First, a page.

Germany's data retention law ruled unconstitutional over privacy concerns
Germany's highest court has suspended that country's implementation of the EU Data Retention Directive by ruling that it violates citizens' rights to privacy. It has ordered the deletion of all data held by telecoms companies under the law.

Cyber crime fight 'begins outside the home'
A leading internet security specialist is calling on governments to make it illegal for computer manufacturers to sell products that are vulnerable to attacks from cyber criminals.

New era for internet security amid increased attacks
Internet security techniques must adapt to keep up with the rising tide of net attacks say officials. The issue is top of the agenda at the world's biggest security conference hosted by vendor RSA.

Comment: Google and YouTube should put own houses in order: Italian court case highlights inconsistencies on sites
Mamma mia! Google executives who don't live in Italy found guilty in Italy of not checking every single video that goes on to YouTube! The internet, or at least big chunks of the blogosphere, rises to its keyboard in a mixture of outrage and first-principle argument that of course Google can't check every video before it goes up. Personally I've calculated that this would take 3,600 people working a three-shift system; more as the volume of videos submitted rises. Google's only got 20,000 staff worldwide. It's not going to do that.

'Free iPad' scam spreading on Facebook and Twitter, warns Sophos
It's a day for scams. Think you've been given the chance to sign up as an iPad tester via Facebook? No you haven't - it's a scam which actually signs you up to a premium rate mobile service, warns the security company Sophos.

Google convictions reveal two flaws in EU law, not just Italian law
OPINION: Criticism of last week's conviction of three Google executives has focused on Italy's legal system. That focus risks missing a wider point. Web hosts are unfairly exposed all across the EU and two legal changes are needed.

Spanish police arrest masterminds of 'massive' botnet
Spanish police have revealed that they have arrested three men responsible for one of the world's biggest networks of virus-infected computers.

Spanish Police Take Down Massive Mariposa Botnet [IDG]
Spanish authorities have arrested three men in an operation that has crushed a major botnet network of infected computers.

Spain busts ring accused of infecting 13 mln PCs
Spanish police have arrested three men accused of masterminding one of the biggest computer crimes to date -- infecting more than 13 million PCs with a virus that stole credit card numbers and other data.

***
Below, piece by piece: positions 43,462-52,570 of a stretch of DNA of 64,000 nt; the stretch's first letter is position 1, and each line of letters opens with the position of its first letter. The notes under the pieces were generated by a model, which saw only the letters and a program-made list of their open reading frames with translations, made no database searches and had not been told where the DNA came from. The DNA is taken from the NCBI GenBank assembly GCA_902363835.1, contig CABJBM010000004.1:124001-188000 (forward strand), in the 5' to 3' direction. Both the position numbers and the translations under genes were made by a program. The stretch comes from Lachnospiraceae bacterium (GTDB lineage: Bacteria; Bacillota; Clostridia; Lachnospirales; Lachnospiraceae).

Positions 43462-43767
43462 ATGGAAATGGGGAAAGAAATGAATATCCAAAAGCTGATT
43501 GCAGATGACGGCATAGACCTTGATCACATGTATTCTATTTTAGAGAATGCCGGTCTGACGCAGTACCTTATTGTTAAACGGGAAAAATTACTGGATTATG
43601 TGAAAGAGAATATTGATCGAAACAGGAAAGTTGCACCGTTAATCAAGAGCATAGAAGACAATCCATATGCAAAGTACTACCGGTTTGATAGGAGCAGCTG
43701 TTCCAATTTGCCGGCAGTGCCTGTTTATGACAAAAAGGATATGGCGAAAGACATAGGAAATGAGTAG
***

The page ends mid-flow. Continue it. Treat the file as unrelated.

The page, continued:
Spain arrests three accused of running huge botnet
Authorities in Spain have arrested three men accused of operating a massive botnet composed of 12.7 million PCs that stole credit card and bank log-in data and infected computers in half of the Fortune 1,000 companies and more than 40 banks, according to published reports.

US urges 'action' needed to fight net attacks
Homeland Security secretary Janet Napolitano has admitted there is an urgent need to step up efforts to protect Americans from cyber attacks.

Plans to fight cyberwar are a 'recipe for disaster'
Senior security experts have criticised the west's approach to online threats, suggesting that not enough is being done to stem the growing tide of cyberattacks.

Online fraudsters net millions from Australians
Australians reported losses of more than $70 million to fraud and swindling to the consumer watchdog last year, but real losses could be much higher.

Online scammers swindle Aussies out of $70m
From pedigree puppies to Patrick Swayze, fraudsters swindled nearly $70 million from Australians last year by exploiting a wide swath of online scams.

$70 million lost: ACCC scam activity report [news release]
During 2009, losses reported to the Australian Competition and Consumer Commission through scams totalled almost $70 million, ACCC deputy chair Peter Kell said today when launching Targeting scams - Report of the ACCC on scam activity 2009.

Online offensive ? Fighting fraud online [news release]
The proliferation of online scams has significantly increased the chances of Australians falling victim to fraud, and it is the focus for the Australasian Consumer Fraud Taskforce?s (ACFT) 2010 Fraud Week campaign.

Wave of scams hits web surfers
Scammers fleeced Australian web surfers of at least $70 million in the 2009 calendar year, the ACCC has reported.

iiNet trial clears way for 'zombie' code